"All these questions were substantive," Saletan also said. In this statement, he simply ignoring the several questions which weren't.
Cruz's take on the questions to Rubio and Bush had been perfectly fair, perhaps even soft. Saletan simply ignored those non-substantive questions, along with the golden oldie to Fiorina, as he praised the moderators for their substantive work.
Once the RNC got into the hunt, presentations like this became de rigueur for many liberal pundits. If the RNC was attacking the panel, that seemed to mean that we liberals had to assert their greatness. We were too dumb, too lazy, too uncaring to note a basic fact:
In fact, the overpaid TV stars had abandoned substance early on, giving those candidates a near total pass on the craziness of their budget proposals.
Perhaps it was our "tribal bias"--our instinct to contradict whatever The Other Tribe says. Perhaps it was our "careerist guild bias"--our instinct to maintain the code of silence about way our colleagues and possible future employers actually work.
It may have been free-floating "plutocrat bias"--our inability to care at this point when massive upward redistribution is being proposed in front of our eyes.
Whatever it was, it had us saying that we don't even know what the term "comic book" means! And this Monday, it had our analysts with red swollen eyes after they read a post by their Uncle Drum.
Good lord! Drum listed a few of the ludicrous elements in those "crazy" tax proposals. But then, good grief! He said this:
DRUM (11/9/15): This is all fantasyland stuff. So why doesn't the media hammer them more on it? Why do debate moderators let them get away with such lunacy? Good question. John Harwood tried the only honest approach in the last debate, suggesting that Donald Trump was running a "comic book" campaign—and it was Harwood who got hammered. Harwood gamely tried a second time with Trump, telling him that "you have as much chance of cutting taxes that much without increasing the deficit as you would of flying away from that podium by flapping your arms." Trump brushed him off. Harwood tried yet again with Rubio, this time citing numbers from the Tax Foundation, and Rubio brushed him off. That's a couple of tries at mockery and one try at arithmetic, and they both had the same effect."Harwood tried the only honest approach?" What have they done with our real Uncle Drum, two or three analysts cried.
Was Harwood's approach honest at all? We have no idea. We'll guess it may have been prescribed by his corporate owners. We'll guess they may have wanted to establish a tone in the first round of questions. We'll guess they simply overshot the runway by a few thousand yards.
Those would be our guesses. But whatever else can be said about Harwood's approach, his approach wasn't journalistic.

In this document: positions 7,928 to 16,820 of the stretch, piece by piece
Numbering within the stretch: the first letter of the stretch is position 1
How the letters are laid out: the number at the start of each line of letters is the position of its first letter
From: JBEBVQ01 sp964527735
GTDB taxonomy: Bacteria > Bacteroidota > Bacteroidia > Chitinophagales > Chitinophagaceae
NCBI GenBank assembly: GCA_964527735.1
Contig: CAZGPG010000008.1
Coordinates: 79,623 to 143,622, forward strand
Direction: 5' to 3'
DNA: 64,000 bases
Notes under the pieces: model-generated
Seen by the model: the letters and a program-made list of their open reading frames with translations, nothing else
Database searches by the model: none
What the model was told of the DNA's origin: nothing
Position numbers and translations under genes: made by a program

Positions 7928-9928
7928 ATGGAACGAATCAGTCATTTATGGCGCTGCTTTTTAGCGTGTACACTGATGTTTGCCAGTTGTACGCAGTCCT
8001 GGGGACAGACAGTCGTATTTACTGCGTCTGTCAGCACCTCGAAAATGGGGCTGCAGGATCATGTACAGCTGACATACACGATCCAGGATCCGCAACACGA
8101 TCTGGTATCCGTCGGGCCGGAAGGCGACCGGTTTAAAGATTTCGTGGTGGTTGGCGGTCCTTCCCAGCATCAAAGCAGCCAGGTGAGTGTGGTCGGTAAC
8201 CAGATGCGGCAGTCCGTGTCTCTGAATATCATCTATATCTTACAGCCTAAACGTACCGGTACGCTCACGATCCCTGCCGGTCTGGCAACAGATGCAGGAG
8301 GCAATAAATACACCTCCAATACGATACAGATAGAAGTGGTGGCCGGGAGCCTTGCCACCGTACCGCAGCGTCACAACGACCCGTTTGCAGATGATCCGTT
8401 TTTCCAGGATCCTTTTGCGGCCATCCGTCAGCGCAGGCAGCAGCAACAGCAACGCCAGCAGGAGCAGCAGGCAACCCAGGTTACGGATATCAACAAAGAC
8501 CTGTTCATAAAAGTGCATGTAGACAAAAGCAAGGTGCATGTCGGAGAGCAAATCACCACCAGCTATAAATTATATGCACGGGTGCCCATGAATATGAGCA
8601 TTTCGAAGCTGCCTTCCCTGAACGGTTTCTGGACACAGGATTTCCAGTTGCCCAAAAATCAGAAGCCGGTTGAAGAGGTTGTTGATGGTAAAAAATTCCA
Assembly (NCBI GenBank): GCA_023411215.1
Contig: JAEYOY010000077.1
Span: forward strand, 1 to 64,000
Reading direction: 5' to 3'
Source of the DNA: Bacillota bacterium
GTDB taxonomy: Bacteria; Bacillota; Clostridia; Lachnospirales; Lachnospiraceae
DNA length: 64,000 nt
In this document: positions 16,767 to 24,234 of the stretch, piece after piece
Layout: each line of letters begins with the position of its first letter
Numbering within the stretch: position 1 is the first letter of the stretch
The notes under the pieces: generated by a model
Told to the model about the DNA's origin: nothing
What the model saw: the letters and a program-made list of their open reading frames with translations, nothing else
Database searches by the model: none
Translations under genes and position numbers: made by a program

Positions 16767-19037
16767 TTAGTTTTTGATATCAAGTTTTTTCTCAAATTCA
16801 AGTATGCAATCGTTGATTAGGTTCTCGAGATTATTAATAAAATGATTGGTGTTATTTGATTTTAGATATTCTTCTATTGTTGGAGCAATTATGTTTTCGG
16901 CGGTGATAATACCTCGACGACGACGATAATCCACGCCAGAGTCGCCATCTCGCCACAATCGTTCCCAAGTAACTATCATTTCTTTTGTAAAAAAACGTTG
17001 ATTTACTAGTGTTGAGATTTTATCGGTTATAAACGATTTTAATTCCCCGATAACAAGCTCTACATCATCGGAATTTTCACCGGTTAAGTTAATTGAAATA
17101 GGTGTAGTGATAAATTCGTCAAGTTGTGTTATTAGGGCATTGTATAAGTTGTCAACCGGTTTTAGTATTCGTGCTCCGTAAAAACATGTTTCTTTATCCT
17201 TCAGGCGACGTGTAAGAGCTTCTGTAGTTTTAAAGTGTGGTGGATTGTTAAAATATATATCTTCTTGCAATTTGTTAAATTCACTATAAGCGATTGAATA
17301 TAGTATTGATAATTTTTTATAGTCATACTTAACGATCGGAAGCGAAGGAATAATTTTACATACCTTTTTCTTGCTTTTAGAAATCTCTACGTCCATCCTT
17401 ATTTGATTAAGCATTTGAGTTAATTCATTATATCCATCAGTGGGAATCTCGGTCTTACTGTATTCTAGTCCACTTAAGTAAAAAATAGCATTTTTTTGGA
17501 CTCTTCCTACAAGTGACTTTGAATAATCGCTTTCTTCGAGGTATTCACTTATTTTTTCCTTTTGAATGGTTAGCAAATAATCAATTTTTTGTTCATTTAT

A journalist can't establish a point by use of derisive language. He has to establish his points by reference to basic facts.
Harwood cited very few facts in his first round of questions to Trump. Later on, he used real facts with Rubio, but there was no follow-up from the rest of the panel after Rubio evaded and dissembled.
Uncle Drum seemed puzzled about what a panel can do about this. Luckily, we can explain! This is what the CNBC panel should have done in that third debate:
They should have set a block aside to discuss budget plans—nothing else. They should have announced that their first long block would be about nothing else.
In discussing those budget plans, they should have established the lunatic size of those proposed tax cuts. It isn't enough to say that Trump is proposing $10 trillion in cuts. You have to say that his $11-12 trillion in tax cuts is many times larger than Bush's tax cuts. You have to say that he would cut one-fourth of all federal receipts.
In discussing those budget plans, they should have established the degree of fantasy involved in the candidates' projected growth rates. Will Candidate Trump preside over an economy with 6% annual growth rates? The history of our annual growth rates is easy to cite; many experts can be quoted. It's easy to see that Trump is projecting that cows will jump over the moon.
In discussing those budget plans, they should have insisted that the candidates start naming specific budget cuts. Journalistically, garbage like this should never be allowed to occur:
CARSON (10/28/15): You also have to get rid of all the deductions and all the loopholes. You also have to do some strategic cutting in several places. Remember, we have 645 federal agencies and sub-agencies. Anybody who tells me that we need every penny and every one of those is in a fantasy world.Journalistically, that's an abomination. To her credit, Quick almost seemed to be trying. That said, here's what occurred:
So, also, we can stimulate the economy. That's gonna be the real growth engine, stimulating the economy. Because it's tethered down right now with so many regulations.
QUICK: You'd have to cut— You'd have to cut government by about 40 percent to make it work with a $1.1 trillion hole.
CARSON: It's not true.
QUICK: That is true, I looked at the numbers.
CARSON: When— When we put all the facts down, you'll be able to see that it's not true, it works out very well.
QUICK: Dr. Carson, thank you.
Carson said we don't need every one of our 645 federal agencies. Plainly, that is true. It also has nothing to do with the amount of cutting his crazy plan would require.
Quick then made one tiny attempt to discuss some actual numbers. Carson said her statement wasn't true. Quick then thanked him for saying that and she hurried on. None of the panelists ever mentioned Carson's manifest bullshit again.